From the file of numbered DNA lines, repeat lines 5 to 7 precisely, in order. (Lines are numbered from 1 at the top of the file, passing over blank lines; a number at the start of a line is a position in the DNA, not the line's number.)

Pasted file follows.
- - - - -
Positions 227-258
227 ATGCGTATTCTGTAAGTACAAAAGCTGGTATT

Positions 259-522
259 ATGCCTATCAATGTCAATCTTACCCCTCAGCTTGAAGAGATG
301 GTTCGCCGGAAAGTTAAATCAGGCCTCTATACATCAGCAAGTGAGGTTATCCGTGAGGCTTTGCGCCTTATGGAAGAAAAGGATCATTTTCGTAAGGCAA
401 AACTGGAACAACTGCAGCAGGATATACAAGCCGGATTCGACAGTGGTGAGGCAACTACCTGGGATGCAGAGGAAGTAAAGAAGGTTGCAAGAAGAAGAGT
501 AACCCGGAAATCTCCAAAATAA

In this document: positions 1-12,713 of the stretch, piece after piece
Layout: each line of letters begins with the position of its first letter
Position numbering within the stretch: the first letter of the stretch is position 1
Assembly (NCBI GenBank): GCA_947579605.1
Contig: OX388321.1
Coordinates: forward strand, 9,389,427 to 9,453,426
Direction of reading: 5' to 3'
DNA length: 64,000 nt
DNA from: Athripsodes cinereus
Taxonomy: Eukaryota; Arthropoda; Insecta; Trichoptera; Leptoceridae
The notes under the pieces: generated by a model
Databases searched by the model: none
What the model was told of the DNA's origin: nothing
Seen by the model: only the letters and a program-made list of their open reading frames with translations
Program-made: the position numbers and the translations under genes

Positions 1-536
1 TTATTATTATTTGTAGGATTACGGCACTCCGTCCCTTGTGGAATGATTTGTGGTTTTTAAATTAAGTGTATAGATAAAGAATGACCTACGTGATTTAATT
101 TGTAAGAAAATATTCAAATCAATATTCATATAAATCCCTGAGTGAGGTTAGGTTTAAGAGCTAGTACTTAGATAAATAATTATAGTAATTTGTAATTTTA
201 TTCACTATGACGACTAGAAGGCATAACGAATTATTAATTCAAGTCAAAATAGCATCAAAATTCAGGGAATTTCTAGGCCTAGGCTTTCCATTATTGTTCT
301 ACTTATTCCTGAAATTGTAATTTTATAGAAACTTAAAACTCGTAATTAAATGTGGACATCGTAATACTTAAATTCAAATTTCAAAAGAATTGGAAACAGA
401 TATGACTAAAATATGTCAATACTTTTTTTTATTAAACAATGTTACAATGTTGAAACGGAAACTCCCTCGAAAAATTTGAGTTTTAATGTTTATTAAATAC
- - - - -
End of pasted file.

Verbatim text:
301 GTTCGCCGGAAAGTTAAATCAGGCCTCTATACATCAGCAAGTGAGGTTATCCGTGAGGCTTTGCGCCTTATGGAAGAAAAGGATCATTTTCGTAAGGCAA
401 AACTGGAACAACTGCAGCAGGATATACAAGCCGGATTCGACAGTGGTGAGGCAACTACCTGGGATGCAGAGGAAGTAAAGAAGGTTGCAAGAAGAAGAGT
501 AACCCGGAAATCTCCAAAATAA